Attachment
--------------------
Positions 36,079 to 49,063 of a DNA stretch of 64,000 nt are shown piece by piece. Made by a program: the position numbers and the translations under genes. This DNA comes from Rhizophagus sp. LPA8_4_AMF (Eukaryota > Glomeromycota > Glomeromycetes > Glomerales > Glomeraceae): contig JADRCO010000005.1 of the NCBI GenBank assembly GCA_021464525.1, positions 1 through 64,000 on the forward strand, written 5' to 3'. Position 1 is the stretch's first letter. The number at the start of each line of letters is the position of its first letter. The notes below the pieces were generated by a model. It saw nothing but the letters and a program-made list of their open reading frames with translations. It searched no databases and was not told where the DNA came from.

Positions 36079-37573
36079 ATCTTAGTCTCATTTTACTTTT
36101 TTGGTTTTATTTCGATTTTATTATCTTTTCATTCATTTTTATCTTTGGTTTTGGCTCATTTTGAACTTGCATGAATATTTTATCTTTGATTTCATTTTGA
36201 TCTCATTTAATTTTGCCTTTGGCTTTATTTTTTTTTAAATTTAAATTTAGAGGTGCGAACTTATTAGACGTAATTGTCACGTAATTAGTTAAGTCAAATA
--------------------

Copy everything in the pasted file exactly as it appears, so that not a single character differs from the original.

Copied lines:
Positions 36,079 to 49,063 of a DNA stretch of 64,000 nt are shown piece by piece. Made by a program: the position numbers and the translations under genes. This DNA comes from Rhizophagus sp. LPA8_4_AMF (Eukaryota > Glomeromycota > Glomeromycetes > Glomerales > Glomeraceae): contig JADRCO010000005.1 of the NCBI GenBank assembly GCA_021464525.1, positions 1 through 64,000 on the forward strand, written 5' to 3'. Position 1 is the stretch's first letter. The number at the start of each line of letters is the position of its first letter. The notes below the pieces were generated by a model. It saw nothing but the letters and a program-made list of their open reading frames with translations. It searched no databases and was not told where the DNA came from.

Positions 36079-37573
36079 ATCTTAGTCTCATTTTACTTTT
36101 TTGGTTTTATTTCGATTTTATTATCTTTTCATTCATTTTTATCTTTGGTTTTGGCTCATTTTGAACTTGCATGAATATTTTATCTTTGATTTCATTTTGA
36201 TCTCATTTAATTTTGCCTTTGGCTTTATTTTTTTTTAAATTTAAATTTAGAGGTGCGAACTTATTAGACGTAATTGTCACGTAATTAGTTAAGTCAAATA